“Would you rather I not speak Mandarin then?” I ask him. “If Mandarin is all you speak, I’m sure you’d rather I sound bizarre than not make an attempt to communicate with you at all.”

Perhaps, one can only improve through practise, and practise is nigh impossible if you are overly self-concsious. Furthermore, it should be noted that those who point out your inadequacies, have inadequacies of their own. All those Malaysian Chinese who moan about my Mandarin for instance, only speak mangled English or market Malay at best. But as I said, what I’ve found among China Chinese is a complete lack of justification for who they are. They simply are Chinese. For instance, due to Mao, they cannot understand why anyone would follow the orders of an Emperor.

“The Emperor used to be God incarnate. You did whatever he asked or else you and your kin would be put to death,” I say, explaining why 500 nobles of the Ming court would agree to accompany the legendary princess Hang Li Po to Malacca, in what was, one would assume, a one-way journey to an alien land.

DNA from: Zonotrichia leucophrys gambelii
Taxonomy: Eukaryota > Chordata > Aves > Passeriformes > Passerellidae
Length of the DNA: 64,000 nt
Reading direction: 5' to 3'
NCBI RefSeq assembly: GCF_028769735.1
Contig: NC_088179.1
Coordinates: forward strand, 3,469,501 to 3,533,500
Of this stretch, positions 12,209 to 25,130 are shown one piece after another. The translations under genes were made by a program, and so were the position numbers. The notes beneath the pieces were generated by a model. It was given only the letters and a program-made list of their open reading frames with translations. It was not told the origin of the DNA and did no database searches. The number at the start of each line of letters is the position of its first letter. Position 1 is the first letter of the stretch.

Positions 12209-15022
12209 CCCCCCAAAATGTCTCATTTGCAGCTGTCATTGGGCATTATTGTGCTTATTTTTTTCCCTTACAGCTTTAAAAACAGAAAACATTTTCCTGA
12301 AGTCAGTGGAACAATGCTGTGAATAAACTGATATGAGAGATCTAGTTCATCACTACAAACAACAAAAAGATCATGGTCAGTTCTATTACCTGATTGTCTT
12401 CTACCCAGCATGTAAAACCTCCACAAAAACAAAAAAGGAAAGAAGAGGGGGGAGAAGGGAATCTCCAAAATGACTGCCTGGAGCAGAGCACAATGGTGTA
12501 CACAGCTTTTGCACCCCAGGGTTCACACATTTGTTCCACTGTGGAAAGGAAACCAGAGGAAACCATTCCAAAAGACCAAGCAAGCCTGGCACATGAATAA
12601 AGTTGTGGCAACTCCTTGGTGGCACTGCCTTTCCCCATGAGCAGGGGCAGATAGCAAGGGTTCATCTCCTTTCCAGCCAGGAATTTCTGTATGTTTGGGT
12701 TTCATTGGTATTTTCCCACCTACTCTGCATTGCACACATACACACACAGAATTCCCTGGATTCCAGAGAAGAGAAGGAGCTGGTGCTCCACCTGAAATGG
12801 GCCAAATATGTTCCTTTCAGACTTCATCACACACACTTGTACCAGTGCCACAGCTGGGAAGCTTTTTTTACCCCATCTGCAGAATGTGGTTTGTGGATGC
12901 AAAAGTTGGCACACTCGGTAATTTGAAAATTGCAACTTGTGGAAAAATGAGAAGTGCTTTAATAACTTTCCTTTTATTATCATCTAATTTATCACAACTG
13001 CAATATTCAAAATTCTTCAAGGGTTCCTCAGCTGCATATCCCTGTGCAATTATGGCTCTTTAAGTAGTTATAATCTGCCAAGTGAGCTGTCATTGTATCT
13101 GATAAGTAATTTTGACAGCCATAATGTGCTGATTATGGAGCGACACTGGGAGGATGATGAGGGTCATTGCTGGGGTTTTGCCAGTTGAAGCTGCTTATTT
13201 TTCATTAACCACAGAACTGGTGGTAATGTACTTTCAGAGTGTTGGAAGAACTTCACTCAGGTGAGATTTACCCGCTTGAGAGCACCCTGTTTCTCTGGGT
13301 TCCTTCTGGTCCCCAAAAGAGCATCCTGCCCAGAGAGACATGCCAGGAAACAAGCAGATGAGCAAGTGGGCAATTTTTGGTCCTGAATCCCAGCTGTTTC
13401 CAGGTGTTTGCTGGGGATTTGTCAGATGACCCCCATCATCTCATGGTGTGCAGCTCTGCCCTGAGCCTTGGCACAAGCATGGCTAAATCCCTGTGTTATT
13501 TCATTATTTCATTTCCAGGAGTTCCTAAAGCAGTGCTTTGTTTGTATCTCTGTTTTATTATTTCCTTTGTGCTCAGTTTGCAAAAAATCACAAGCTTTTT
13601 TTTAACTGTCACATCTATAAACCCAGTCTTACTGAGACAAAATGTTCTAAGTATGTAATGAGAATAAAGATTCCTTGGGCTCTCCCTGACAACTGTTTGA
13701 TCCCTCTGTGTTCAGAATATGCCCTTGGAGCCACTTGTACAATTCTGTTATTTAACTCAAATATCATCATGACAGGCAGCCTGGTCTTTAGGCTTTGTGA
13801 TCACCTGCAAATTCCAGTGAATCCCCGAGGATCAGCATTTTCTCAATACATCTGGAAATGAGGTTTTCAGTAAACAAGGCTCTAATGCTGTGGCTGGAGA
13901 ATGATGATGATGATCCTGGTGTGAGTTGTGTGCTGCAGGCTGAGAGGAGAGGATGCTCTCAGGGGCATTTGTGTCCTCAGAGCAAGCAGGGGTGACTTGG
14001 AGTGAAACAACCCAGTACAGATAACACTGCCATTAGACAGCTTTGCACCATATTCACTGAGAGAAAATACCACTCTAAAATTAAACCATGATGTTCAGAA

How do I know this? Because it’s what Malaysian history books I grew up reading told me; it’s what learned elders say when expounding the Confucian principles underpinning our practise of filial-piety: children obey parents, parents obey rulers, rulers obey Emperor. Even without an Emperor, children still have to obey parents and parents still have to obey the law for there to be a well-run state.

Have you ever heard of the Er Ya?” I ask them.

Most shake their head; one or two have heard of it but can’t say for sure they know what it is about. If you must know, these China Mamas are all university-educated, some with multiple degrees.

“Have you ever wondered why we Chinese do the things we do? Why our relatives have the individual titles they do? What defines our relationship with them?”